How is government involvement in a private enterprise at that level of detail a good thing? Shouldn't the free market decide what sort of product (or method for deciding victory) is "best."
College Football ratings have an aggressive upwards trajectory. TV rights are selling for an all-time high for the sport as evidence by the $2.25 billion deal TV between the SEC and ESPN. It's not a product that needs government intervention to be "fixed."
Be Careful What You Wish For
All of that said. A College Football Playoff is a "Be Careful What You Wish For" endeavor. If we could get a system whereby the "Best" 8 Teams would battle it out for post-season supremacy, I'd be opened minded about it. That will not happen. To think that's what you would get would be to ignore everything that's happened over the past 20 years politically within college football.
The "Best 8 Teams" model is not what the NCAA, BCS Conferences and Non-BCS Conferences would give us. Instead, we would get a system with rules very similar to this:
- 1. An 8 Team Playoff whereby the 6 BCS Conference Champions are guaranteed an automatic birth. Any BCS conference commissioner agreeing to a system whereby his "champion" didn't get automatic access to the playoffs would be fired on the spot.
2. An accessible entry point for the best non-BCS Conference Champ to enter the playoffs. They would open the door for them slightly wider (like Top 10 or Top 12 finish) in order to avoid pesky lawsuits from non-BCS Conferences. Also, the 53 teams not involved in a BCS Conference would never vote in favor of a playoff system that didn't give them an accessible entry point.
3. Most years there would only be one at-large spot left. What criteria would be created to make sure that an independent like Notre Dame would be invited to fill that spot? A Top 8 Finish? A Top 10 Finish? There would most certainly be a loophole to grant them access, and no one is forcing ND into a conference against their will.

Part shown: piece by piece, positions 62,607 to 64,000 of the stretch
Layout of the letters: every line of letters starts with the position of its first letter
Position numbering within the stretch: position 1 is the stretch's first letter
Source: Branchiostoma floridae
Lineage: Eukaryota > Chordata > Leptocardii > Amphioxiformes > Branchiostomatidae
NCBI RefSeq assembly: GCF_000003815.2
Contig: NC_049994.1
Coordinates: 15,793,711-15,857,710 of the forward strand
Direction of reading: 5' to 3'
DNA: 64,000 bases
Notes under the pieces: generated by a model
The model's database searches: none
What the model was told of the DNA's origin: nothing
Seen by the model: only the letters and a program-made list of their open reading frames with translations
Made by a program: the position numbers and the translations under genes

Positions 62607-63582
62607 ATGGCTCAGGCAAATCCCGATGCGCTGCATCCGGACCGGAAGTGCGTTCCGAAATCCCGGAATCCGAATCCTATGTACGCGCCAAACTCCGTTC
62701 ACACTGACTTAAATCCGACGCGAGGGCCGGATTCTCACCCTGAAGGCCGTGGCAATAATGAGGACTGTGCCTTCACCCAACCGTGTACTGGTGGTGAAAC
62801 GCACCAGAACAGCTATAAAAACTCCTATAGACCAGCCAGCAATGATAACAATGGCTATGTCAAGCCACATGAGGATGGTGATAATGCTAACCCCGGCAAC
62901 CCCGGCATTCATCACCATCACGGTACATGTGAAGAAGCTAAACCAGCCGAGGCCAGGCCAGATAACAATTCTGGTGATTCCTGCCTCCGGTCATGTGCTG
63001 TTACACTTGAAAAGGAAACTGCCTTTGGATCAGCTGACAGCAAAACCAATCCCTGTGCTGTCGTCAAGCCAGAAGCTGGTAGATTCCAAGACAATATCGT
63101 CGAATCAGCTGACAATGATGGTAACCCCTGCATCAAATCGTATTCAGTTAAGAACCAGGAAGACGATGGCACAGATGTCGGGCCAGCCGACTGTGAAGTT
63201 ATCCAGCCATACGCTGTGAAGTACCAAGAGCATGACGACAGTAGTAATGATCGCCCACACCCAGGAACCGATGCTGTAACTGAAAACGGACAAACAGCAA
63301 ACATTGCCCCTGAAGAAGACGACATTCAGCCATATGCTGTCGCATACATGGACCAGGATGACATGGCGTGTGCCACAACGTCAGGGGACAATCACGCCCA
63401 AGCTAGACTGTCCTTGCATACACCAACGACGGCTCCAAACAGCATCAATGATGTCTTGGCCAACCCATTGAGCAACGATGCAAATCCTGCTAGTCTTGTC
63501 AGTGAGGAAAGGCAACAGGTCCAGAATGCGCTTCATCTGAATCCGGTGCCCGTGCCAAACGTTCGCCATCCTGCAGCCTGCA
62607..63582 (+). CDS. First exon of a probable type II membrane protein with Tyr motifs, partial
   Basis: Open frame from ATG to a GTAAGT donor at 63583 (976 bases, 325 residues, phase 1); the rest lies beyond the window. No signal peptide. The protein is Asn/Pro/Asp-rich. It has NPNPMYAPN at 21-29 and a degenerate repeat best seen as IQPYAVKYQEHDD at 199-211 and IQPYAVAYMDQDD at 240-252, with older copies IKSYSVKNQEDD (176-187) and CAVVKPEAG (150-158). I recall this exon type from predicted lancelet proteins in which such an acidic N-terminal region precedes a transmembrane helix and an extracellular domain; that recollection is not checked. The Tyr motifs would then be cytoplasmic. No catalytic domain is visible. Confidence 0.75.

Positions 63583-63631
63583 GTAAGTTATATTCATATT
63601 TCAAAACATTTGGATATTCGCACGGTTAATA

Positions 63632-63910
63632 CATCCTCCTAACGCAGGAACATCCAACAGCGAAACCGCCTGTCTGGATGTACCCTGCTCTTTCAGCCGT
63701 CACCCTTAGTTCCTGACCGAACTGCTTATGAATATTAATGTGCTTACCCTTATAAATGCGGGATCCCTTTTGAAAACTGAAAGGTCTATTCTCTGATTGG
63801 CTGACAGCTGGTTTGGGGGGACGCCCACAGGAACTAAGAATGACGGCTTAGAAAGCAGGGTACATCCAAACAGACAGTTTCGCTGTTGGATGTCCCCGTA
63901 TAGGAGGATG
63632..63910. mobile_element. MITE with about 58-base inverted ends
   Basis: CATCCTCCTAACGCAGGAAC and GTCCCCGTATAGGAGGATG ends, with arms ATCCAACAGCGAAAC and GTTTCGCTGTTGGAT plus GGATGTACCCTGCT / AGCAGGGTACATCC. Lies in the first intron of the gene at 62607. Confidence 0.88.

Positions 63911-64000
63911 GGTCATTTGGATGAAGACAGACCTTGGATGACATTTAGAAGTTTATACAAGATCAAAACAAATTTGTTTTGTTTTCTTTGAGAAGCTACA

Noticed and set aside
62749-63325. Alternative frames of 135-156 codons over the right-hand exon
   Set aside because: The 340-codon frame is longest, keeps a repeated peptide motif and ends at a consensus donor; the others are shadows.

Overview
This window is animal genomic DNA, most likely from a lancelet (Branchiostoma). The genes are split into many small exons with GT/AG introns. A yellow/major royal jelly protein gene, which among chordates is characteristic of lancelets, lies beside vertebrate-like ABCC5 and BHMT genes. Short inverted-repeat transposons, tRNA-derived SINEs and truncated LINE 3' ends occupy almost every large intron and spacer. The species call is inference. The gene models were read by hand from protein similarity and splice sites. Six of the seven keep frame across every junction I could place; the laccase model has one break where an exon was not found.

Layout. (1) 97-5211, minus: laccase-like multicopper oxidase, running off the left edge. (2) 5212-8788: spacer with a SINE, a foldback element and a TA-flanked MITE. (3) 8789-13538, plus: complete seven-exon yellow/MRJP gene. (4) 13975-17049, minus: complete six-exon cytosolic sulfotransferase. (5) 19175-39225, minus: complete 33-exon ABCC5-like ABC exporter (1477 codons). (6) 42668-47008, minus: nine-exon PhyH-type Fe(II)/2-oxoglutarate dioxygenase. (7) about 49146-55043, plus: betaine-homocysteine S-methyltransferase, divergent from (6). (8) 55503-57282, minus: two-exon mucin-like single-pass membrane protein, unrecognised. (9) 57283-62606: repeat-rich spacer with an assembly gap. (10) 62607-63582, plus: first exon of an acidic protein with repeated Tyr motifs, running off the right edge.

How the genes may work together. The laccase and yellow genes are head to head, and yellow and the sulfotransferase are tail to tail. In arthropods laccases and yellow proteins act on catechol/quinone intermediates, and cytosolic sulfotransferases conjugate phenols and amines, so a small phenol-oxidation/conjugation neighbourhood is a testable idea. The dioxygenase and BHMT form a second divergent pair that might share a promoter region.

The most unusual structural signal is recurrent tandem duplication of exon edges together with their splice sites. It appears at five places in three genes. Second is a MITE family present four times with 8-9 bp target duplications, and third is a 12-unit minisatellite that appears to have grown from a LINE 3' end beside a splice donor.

For instance, Big 10 Conference members -- who don't play an championship game -- would have a much easier path to the one at-large spot.
In the scenario above, it's very easy to see the #4, 5 and/or 6 teams in the nation being left out of an playoff in favor of lesser ACC, Big East, non-BCS conference members and/or Notre Dame. This year either the SEC runner-up or the Big 12 runner-up would be sitting at home in favor of a 4 or 5 loss Big East or ACC Champ.
How is that a better system? How does that bring on less controversy? Because that's the outcome you most certainly will get if we make a change for an 8 team bracket.
I keep hearing, "It's what everyone wants." I would argue that's only because "everyone" doesn't understand what it is that they are going to get if they make their request.
- -- How can it be a good idea if Mike Adams supports it? - AJC
-- How can it be a good idea if Urban Meyer supports it? - Blutarsky
-- Recognizing the Complexity - Mandel
(NOTE: This is a FOOTBALL discussion. If you hate / love the president-elect or the sitting president, I respect your opinion. But I don't want to moderate a discussion on The Presidency. I'd rather...if at all possible...have the comments centered around the existing BCS debate. I know that's asking a lot. But please help me out. You're not going to convince anyone reading a football blog comments area that their views on the 43rd or 44th president of the US are "wrong.")